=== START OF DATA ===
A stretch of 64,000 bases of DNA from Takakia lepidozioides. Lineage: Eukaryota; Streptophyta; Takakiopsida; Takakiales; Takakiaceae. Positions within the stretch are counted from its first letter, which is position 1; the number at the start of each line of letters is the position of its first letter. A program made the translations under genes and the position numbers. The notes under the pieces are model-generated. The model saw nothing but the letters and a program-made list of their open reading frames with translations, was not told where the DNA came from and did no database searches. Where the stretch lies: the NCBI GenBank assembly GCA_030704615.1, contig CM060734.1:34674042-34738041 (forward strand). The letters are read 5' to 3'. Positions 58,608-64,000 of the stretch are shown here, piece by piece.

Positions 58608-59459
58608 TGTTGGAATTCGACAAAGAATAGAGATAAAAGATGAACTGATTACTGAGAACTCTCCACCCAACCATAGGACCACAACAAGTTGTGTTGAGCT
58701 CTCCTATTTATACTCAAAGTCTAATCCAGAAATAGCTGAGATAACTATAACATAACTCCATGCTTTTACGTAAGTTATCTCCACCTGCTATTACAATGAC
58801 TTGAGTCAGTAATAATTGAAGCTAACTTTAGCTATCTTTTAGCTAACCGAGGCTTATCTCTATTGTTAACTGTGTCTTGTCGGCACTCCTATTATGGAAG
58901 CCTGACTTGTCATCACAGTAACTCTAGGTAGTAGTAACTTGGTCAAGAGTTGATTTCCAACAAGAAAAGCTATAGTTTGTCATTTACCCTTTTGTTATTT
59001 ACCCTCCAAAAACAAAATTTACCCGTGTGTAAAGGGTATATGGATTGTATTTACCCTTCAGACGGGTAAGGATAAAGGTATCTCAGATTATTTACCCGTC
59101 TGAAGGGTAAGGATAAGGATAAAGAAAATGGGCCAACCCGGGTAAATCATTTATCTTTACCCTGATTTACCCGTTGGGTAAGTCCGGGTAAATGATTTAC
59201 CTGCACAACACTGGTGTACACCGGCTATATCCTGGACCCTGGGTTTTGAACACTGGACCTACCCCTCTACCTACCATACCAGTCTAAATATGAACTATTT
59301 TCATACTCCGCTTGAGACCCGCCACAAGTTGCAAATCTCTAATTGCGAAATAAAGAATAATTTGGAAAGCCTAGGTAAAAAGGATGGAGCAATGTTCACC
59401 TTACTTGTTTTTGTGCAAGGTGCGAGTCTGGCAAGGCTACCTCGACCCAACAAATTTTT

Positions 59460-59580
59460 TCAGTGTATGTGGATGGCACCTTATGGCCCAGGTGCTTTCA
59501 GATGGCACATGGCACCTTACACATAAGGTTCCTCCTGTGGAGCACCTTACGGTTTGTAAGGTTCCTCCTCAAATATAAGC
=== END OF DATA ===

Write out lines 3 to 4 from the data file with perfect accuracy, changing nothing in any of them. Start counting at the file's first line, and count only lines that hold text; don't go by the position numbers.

58608 TGTTGGAATTCGACAAAGAATAGAGATAAAAGATGAACTGATTACTGAGAACTCTCCACCCAACCATAGGACCACAACAAGTTGTGTTGAGCT
58701 CTCCTATTTATACTCAAAGTCTAATCCAGAAATAGCTGAGATAACTATAACATAACTCCATGCTTTTACGTAAGTTATCTCCACCTGCTATTACAATGAC